Senior managing editor and logophile Andy Hollandbeck reveals the sometimes surprising roots of common English words and phrases. Remember: Etymology tells us where a word comes from, but not what it means today.
The middle of June might seem like an odd time to write about something as winter-centric as hibernation, but as you will see, there is a flip side to hibernation that keeps the topic timely.
That word hibernation goes back to the Latin hibernationem, a noun of action from the verb hibernare “to pass the winter.” It’s related to the Latin word for winter, hiems. In the time of the Roman Empire, hibernation wasn’t limited to the season sleep of beasts; when temperatures dropped and snow started to fall, Roman armies would set up and occupy winter quarters — putting wars on hold until it warmed up. Hibernationem also described what these armies did, though they didn’t lower their metabolism, heart rate, and breathing rate and survive off their body fat the way hibernating animals do.
You might remember that Ireland was once widely known as Hibernia, which in Latin translates as “land of winter.” While that is true, it was a Roman name that came about because of colonization and culture clash, making it an exonym, a name for a place (or people or language) that was created and used by people from outside that place.
Before the Roman Empire reached north of (what is today called) the English Channel, Ireland was called, in the language of the island’s inhabitants, Old Celtic, something closer to Iveriu. This name appeared in Roman documents in other forms, too, such as Iverna and Ierne. The name was foreign to Latin speakers, of course, but because B sounds and V sounds often get transposed, it sounded approximately like a word meaning “land of winter,” and so that’s what they called it: Hibernia.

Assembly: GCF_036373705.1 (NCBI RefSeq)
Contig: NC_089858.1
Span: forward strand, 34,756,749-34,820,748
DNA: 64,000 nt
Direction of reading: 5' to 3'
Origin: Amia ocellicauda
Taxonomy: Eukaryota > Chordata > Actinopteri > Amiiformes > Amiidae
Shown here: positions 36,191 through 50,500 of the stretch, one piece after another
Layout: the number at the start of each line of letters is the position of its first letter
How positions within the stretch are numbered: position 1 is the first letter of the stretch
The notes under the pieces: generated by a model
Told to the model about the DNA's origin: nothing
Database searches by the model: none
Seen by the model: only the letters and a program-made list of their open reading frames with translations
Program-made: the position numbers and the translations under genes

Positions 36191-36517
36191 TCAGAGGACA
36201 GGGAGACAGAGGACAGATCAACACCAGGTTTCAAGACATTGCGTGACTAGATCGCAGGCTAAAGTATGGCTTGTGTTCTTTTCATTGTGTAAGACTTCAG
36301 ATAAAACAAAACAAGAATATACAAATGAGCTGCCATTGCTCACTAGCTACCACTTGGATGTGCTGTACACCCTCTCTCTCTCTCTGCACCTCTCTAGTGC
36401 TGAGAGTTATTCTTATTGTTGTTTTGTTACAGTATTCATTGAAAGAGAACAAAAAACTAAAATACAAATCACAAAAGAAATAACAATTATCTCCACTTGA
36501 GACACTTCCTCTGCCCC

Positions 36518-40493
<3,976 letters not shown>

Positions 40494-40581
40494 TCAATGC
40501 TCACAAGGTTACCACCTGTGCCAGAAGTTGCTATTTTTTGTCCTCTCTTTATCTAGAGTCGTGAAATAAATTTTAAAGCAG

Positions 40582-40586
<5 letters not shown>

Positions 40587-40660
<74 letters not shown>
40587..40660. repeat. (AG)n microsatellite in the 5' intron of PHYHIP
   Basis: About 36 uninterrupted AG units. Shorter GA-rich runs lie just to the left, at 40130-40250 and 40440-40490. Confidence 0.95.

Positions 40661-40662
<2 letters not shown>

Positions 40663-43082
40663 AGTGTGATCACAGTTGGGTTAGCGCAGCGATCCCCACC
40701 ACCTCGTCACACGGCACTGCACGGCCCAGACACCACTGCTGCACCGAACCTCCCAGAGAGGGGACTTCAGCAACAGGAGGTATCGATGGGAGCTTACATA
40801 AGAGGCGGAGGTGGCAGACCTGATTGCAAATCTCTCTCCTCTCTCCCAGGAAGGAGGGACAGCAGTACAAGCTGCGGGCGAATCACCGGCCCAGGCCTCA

But that’s a tangent: Ireland isn’t the timely link I mentioned earlier.
Hibernation is nature’s coping mechanism for when water freezes and trees stop growing fruit and leaves and the frigid temperatures make simply walking outside a biologically risky endeavor.
But extreme cold isn’t the only reason food and water can become scarce and outside temperatures can become dangerous. In deserts and tropical areas, the heat of summer can dry up lakes and rivers and curb plant growth. When life in the desert gets tough in the summer, some animals will estivate — the summertime equivalent of hibernate — from the Latin word for summer, aestes. The desert tortoise, for example, will dig itself a burrow, climb down in, lower its metabolism, and live off its stored body fat until the temperatures become more agreeable and, presumably, food and water become available.
We’re still a week away from the first day of summer. You probably have big plans for the next few months — home repairs, art projects, personal enrichment, vacations. But if you’re anything like me, when the heat really ramps up in the middle of summer, you might feel the urge to just curl up in an air conditioned room and wait for the cooler temps of fall.
You’ll want to estivate. You shouldn’t, of course — the human body isn’t built for that — but do console yourself with the knowledge that somewhere out in some desert, a whole mess of hot, hungry animals knows exactly how you feel.
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